The Risks of Surgery
As with any major surgery, weight-loss surgery can present immediate and long-term complications and risks. It’s important to talk with your surgeon and other healthcare team members about the risks associated with whatever surgery you choose.
Bariatric surgery requires general anesthesia and several weeks of physical recovery. Depending on the procedure and your condition, your length of stay may vary from same-day discharge to three days.
All abdominal surgeries present the following risks:
- infection in the incision;
- hernia through the incision;
- rejection of suture materials;
- intestinal blockage caused by adhesions;
- heart or lung issues;
- risks associated with general anesthesia (similar among obese and non-obese patients).
Weight-loss surgery presents the following early risks:
- abdominal infection due to leakage of stomach or intestinal fluid through the sutures — a rare but serious complication, typically remedied by a second surgery to drain infection;
- spleen injury — a very uncommon complication, typically remedied by spleen removal when bleeding can’t be controlled.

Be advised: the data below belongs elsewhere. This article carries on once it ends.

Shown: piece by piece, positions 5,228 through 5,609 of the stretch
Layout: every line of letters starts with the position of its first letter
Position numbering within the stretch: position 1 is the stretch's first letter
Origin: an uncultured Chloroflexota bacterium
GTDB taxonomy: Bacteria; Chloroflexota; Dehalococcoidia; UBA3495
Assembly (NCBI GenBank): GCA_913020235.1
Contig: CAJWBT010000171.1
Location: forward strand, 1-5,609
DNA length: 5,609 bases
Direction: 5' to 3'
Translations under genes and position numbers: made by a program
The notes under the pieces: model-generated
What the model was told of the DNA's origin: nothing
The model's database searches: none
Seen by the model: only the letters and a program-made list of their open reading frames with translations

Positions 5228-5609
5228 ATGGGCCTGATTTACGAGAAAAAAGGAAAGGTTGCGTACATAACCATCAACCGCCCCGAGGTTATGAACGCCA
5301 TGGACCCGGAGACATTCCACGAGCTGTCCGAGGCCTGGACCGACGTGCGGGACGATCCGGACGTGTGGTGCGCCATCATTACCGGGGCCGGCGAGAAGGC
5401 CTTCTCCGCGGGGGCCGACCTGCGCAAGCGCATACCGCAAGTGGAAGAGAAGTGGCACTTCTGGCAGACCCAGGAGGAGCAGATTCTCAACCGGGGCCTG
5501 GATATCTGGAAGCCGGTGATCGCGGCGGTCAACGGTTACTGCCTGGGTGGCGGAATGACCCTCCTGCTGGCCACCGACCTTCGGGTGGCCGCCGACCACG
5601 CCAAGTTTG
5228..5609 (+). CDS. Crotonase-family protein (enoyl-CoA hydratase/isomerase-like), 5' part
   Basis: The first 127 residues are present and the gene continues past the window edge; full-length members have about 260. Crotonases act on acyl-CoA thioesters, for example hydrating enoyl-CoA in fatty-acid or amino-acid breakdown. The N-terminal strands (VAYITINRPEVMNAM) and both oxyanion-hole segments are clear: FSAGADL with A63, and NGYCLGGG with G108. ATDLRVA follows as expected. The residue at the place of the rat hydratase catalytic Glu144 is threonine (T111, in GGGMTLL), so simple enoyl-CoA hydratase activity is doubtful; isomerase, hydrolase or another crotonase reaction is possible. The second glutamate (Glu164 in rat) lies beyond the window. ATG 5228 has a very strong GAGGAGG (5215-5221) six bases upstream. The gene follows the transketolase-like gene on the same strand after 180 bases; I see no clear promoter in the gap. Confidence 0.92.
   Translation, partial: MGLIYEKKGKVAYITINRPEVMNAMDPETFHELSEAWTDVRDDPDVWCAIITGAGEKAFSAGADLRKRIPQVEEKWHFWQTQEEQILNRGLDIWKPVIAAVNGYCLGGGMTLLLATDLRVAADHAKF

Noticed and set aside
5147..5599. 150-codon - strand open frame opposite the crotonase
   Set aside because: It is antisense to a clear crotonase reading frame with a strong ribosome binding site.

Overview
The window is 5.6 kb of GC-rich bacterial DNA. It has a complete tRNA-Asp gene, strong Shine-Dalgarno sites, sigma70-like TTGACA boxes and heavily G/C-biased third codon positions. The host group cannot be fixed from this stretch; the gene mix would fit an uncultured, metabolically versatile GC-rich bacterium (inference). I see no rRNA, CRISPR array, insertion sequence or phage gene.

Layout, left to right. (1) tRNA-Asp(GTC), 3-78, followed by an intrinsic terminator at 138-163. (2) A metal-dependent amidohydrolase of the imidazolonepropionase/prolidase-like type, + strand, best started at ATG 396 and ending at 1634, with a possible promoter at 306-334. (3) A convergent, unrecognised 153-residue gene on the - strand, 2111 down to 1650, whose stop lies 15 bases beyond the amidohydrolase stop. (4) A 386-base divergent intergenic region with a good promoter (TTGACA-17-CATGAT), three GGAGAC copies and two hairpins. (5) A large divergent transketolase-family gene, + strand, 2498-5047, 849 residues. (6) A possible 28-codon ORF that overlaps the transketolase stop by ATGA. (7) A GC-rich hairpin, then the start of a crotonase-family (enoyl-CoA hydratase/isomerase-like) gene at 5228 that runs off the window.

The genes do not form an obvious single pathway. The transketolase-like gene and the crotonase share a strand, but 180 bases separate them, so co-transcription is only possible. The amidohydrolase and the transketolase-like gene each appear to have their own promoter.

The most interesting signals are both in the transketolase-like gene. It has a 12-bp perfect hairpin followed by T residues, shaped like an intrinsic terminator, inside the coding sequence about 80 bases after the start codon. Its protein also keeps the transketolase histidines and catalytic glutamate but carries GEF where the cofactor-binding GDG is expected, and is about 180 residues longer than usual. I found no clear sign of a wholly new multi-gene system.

Weight-loss surgery presents the following late risks:
- vitamin or iron deficiency — occurs mildly in up to 40% of gastric bypass patients, and is typically remedied by either oral supplementation or injections;
- “dumping,” or loose stools/abdominal cramps right after eating particular foods — typically can be avoided by not eating the offending foods;
- ulcer formation within the stomach or small intestine — an uncommon complication, more common among patients who smoke or take arthritis medication;
- obstruction of the opening of the stoma — a rare complication which occurs when a piece of food becomes lodged, typically remedied by removing the food through an endoscope passed from the mouth to the stomach;
- suture disruption — an uncommon complication, typically remedied by a second re-suturing surgery.